Purdue Polytechnic High School (PPHS) Downtown will take residence in its permanent location inside the former P.R. Mallory factory building in the 3000 block of East Washington Street after renovations are completed in mid-2019. In addition, school officials are nearing completion of their plans to open a second charter high school on Indianapolis’ north side, expanding their ability to serve urban high school students
Purdue Polytechnic High School students traveled from Indianapolis to West Lafayette in late November for final presentations in a “pitch competition” sponsored by Fair Oaks Farms and Belstra Milling.
The competition was part of the high school’s 2017-18 student project challenge in which Fair Oaks Farms asked, “How will Indiana contribute to feeding nine billion people without overwhelming the planet by 2050?”
Emmerich Manual High School was established at 525 S. Meridian Street in Indianapolis in 1891. The high school’s teachers combined traditional curricula, like mathematics and science, with courses in “manual skills,” such as mechanics, drafting and home nursing, and later, technology. Originally known as The Industrial Trading School, it gained national attention for bridging the gap between high school education and job readiness.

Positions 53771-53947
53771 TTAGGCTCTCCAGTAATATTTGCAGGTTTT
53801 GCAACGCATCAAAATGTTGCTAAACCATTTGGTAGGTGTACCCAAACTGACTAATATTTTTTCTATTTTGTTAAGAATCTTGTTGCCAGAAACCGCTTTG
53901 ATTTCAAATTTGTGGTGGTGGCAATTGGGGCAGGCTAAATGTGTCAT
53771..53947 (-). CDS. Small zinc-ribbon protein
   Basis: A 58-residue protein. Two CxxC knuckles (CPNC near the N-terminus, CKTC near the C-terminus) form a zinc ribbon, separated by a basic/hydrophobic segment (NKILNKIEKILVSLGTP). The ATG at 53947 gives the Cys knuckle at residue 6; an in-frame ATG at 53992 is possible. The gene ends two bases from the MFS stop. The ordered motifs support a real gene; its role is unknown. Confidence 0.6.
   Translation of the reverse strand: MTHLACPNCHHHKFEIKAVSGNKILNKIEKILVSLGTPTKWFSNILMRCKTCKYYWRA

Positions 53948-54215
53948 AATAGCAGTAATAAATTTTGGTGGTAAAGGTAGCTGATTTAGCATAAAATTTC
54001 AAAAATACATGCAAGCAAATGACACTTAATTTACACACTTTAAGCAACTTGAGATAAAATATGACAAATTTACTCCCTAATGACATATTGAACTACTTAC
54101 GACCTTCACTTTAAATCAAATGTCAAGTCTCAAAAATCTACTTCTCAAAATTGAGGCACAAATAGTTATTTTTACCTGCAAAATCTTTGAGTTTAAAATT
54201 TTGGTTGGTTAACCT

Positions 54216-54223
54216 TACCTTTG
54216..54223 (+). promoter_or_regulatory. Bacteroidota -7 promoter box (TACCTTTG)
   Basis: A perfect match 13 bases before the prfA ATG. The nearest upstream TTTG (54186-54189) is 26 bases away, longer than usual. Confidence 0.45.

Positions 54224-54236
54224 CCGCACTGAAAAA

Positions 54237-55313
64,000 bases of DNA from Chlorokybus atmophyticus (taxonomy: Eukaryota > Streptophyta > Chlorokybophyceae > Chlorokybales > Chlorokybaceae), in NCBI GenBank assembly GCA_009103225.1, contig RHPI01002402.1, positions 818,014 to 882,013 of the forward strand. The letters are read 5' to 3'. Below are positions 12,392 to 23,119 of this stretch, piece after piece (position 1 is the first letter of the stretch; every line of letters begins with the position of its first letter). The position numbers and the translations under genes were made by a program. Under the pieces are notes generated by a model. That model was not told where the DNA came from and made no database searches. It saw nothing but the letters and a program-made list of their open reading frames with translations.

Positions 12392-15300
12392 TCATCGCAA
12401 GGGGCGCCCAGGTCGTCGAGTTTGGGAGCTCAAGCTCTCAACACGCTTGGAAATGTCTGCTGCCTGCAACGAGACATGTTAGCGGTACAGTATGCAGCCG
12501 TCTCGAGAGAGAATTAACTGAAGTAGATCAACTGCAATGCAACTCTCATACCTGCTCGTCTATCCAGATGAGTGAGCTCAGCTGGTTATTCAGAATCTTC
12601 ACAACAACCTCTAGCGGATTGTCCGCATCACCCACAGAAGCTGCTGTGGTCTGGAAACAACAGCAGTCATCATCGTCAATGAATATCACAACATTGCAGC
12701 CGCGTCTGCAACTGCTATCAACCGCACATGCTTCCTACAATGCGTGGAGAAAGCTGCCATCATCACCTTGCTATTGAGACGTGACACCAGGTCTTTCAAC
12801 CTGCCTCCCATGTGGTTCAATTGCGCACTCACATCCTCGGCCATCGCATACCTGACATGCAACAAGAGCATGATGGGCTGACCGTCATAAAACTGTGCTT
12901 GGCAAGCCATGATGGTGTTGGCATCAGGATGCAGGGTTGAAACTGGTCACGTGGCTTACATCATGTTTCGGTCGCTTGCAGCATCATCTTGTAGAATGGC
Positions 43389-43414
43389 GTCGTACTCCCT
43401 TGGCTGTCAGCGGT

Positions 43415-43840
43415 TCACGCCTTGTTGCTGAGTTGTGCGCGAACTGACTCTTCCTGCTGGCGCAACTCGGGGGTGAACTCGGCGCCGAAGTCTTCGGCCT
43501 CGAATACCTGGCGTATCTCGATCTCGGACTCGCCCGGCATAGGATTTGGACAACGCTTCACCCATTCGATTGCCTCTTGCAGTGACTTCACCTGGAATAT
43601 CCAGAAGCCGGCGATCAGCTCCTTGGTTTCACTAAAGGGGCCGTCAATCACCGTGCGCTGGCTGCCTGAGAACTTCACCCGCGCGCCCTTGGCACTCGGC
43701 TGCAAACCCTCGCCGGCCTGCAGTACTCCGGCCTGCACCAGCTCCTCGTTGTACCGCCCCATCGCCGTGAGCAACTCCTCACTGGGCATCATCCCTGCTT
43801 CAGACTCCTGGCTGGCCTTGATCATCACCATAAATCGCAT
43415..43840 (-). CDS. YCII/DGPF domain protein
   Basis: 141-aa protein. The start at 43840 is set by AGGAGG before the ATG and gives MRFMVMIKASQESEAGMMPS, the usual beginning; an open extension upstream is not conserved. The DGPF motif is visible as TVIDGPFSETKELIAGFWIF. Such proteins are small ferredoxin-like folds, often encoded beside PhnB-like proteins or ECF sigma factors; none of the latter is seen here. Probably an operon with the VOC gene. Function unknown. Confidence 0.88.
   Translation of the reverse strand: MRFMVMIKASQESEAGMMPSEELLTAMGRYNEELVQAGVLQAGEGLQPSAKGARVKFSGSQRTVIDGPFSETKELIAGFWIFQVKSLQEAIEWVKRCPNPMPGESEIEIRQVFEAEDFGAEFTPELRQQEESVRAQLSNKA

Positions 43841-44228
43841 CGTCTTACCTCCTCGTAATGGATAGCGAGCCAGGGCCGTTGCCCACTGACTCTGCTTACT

Purdue Polytechnic High School welcomed 159 students to its first-ever ninth grade class on Monday (July 31) in Indianapolis. The new school will focus on science, technology, engineering, and mathematics (STEM) and will feature hands-on project-based learning. The school is part of the Indianapolis Public Schools Innovation Network.
Scott Bess, head of Purdue Polytechnic High School, joined Clair Fiddian-Greene, chief executive officer of the Fairbanks Foundation, on Inside INdiana Business to discuss the organization’s recent $1.25 million contribution to the school.